Just before the 2019 MLB trade deadline Nick Castellanos was traded from the Detroit Tigers to the Chicago Cubs. With the trade, Castellanos moved from what would ultimately be the worst team in baseball in 2019 to a Cubs team making a postseason push and finishing with 37 more wins than Detroit. Castellanos' wOBA increased by 0.077 and his wRC+ increased from 105 to 154. It appears that moving to a team filled with more talent and more motivation to win caused his performance to improve but is that true for all players such that an increase in performance could be predicted? This post will use all trades from the 2017-2019 MLB trade deadlines to investigate this idea.
This project required more manual data collection than I have done in the past and I started by getting all of the players who were traded in "trade deadline deals" from 2017 to 2019. To do this I relied heavily on sports reporting and its accuracy. In total there were 49 position players and 78 batters to analyze.
Once a list was collected I needed to gather performance statistics from each player before and after they were traded. Fangraphs.com had all the information I needed and I selected two statistics for batters and two for pitchers to use in the analysis. For batters I used wOBA as a general measure of a player's hitting ability and wRC+ in an effort to control for changes in park effects. The statistics I used for pitchers were FIP- and SIERA. Both stats measure a pitcher's underlying skill level and adjust for park factors.
I also collected each team's final winning percentage in each season as a way to quantify if a player moved to a better or worse team and by how much. Using end of season winning percentages is a rough estimate since the player may effect that outcome themselves but it was significantly easier than collecting records before and after each trade for each player given I was collecting data manually.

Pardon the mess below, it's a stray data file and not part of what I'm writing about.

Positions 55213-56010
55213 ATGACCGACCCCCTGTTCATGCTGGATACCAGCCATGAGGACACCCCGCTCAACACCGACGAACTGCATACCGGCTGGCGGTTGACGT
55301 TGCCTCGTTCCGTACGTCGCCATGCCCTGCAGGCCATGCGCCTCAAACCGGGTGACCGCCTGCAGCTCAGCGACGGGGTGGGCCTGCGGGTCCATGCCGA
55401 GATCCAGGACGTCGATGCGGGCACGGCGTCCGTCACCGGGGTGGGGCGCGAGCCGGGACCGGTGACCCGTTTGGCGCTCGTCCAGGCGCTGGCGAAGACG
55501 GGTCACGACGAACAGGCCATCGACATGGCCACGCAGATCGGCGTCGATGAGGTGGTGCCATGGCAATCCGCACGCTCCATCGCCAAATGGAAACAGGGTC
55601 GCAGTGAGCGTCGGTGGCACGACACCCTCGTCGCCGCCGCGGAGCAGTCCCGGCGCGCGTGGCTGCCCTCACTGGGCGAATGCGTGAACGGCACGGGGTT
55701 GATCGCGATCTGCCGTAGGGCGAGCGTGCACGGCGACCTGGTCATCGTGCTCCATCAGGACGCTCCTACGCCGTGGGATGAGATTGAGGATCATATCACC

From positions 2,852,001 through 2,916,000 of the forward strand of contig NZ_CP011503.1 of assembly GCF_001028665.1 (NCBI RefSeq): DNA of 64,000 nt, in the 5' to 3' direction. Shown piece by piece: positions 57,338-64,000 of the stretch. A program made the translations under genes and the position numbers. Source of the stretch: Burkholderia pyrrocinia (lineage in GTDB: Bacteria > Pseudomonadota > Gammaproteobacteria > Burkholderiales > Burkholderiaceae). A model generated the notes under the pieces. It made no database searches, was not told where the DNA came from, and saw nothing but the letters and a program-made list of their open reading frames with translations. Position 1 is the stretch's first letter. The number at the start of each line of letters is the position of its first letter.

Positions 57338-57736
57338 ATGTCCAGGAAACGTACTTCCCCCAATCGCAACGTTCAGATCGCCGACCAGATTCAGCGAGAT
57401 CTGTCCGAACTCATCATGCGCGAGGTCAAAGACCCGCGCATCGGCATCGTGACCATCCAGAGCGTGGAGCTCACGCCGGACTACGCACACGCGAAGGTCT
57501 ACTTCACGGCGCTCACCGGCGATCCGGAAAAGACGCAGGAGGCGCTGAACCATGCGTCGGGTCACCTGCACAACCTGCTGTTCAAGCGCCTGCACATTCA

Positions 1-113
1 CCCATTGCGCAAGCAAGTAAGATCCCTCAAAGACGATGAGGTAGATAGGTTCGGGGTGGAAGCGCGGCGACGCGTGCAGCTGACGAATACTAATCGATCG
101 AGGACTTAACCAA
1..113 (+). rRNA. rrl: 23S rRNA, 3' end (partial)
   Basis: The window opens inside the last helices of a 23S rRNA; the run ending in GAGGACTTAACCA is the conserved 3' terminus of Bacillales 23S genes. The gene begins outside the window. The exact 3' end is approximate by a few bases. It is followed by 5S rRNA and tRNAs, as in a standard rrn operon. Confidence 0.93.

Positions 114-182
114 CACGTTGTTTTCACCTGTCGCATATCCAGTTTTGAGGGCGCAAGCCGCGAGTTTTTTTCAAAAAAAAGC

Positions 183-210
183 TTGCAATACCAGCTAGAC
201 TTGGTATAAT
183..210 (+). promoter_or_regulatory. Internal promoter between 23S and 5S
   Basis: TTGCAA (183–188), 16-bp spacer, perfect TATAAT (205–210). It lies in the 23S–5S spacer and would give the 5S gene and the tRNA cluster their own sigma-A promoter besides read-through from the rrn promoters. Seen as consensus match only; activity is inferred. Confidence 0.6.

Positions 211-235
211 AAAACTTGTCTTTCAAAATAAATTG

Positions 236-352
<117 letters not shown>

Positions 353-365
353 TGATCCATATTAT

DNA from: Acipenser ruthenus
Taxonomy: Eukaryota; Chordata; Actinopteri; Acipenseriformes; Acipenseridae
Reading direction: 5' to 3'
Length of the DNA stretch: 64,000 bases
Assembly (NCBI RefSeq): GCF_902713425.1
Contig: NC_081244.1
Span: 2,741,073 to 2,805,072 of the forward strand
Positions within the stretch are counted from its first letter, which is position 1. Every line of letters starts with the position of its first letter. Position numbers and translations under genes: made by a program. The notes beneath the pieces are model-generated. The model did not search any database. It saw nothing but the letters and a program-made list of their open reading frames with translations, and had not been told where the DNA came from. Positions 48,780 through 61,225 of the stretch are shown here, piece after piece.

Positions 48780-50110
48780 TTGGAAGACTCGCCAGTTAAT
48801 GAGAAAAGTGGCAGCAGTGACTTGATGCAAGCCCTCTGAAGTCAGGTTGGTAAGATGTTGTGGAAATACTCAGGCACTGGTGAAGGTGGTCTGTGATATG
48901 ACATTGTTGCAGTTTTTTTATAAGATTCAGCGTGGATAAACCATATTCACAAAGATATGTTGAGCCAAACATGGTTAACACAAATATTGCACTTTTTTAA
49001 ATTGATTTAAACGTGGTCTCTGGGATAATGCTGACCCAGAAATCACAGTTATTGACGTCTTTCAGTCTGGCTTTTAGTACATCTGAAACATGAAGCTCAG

The analysis on the data required a difference between the player's performance statistic to be compared to the difference in the winning percentage of the two teams he played for that season. My assumption was that an increase in team winning percentage would result in an increase in player performance.
Example Calculation from Nick Castellanos in 2019:
Old Team: Detroit Tigers, 0.292 Win %
New Team: Chicago Cubs, 0.519 Win %
wOBA with Tigers: 0.331
wOBA with Cubs: 0.408
Change in Win % = 0.519 - 0.292 = 0.227
Change in wOBA = 0.408 - 0.331 = 0.077
These calculations were done with each player and statistic in python (https://github.com/koby-a-close/PerformanceChanges_AfterTrade) and then plotted and checked for any trends using ordinary least squares. The following slideshow shows the results for all four statistics with the OLS line.
None of the statistics used showed any trend or statistical significance. The R^2 values were:
Based on this analysis there is no predictable change in performance when a player is traded mid-season based on the record of the new and old teams. This makes a lot of sense mainly because playing for the Cubs instead of the Tigers does not change the true skill level of Nick Castellanos and the same is true for all players. Park factors could be significant but I attempted to control for those effects in my statistic selections.
Other factors also play into the equation that are much harder to analyze like clubhouse fit, increased pressure to perform, and personal adjustments to new cities. Additionally, half a season is a very small sample size and the noise in data was significant. Practically this means that predicting a player's performance after a trade is best done using projections for the season using large amounts of historical data. Considering non-data driven factors is an art and will depend on the individual involved.
More statistics for individuals and teams could be tested but I doubt any significant would be found. Good players tend to play well and poor players tend to play poorly.